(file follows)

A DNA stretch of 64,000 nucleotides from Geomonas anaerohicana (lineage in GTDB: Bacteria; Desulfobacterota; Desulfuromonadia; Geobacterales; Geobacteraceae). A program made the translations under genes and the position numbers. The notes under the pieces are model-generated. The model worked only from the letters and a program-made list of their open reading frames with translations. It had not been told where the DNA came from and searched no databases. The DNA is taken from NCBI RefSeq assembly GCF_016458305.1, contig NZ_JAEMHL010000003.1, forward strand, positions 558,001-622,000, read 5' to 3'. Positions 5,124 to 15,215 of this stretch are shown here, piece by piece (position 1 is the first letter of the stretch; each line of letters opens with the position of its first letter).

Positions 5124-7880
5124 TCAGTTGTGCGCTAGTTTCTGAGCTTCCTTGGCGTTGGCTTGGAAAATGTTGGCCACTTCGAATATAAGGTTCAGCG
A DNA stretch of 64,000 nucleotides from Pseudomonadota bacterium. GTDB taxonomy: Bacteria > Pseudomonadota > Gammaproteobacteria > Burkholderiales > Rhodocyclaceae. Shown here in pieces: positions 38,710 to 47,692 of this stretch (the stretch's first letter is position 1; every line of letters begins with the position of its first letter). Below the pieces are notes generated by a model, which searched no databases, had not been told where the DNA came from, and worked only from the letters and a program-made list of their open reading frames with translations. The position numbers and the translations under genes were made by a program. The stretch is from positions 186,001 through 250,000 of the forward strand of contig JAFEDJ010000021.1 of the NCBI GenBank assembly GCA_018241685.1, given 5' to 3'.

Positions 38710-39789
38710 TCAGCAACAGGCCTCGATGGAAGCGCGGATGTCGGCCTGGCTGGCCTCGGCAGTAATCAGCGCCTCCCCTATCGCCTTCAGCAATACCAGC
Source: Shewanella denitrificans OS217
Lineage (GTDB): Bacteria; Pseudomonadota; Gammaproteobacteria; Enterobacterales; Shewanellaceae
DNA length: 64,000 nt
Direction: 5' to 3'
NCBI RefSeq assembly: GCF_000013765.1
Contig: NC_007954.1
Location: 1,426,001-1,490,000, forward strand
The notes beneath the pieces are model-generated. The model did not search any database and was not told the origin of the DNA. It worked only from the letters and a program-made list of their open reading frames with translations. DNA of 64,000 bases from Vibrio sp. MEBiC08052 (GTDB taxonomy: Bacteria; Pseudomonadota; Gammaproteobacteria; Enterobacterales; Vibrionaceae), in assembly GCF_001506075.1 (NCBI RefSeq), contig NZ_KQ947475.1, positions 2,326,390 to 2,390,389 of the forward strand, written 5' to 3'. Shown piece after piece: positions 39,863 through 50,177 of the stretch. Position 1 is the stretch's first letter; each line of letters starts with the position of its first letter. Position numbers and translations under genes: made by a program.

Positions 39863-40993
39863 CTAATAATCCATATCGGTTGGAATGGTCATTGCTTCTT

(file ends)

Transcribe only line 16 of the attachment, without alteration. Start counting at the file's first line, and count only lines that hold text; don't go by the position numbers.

39863 CTAATAATCCATATCGGTTGGAATGGTCATTGCTTCTT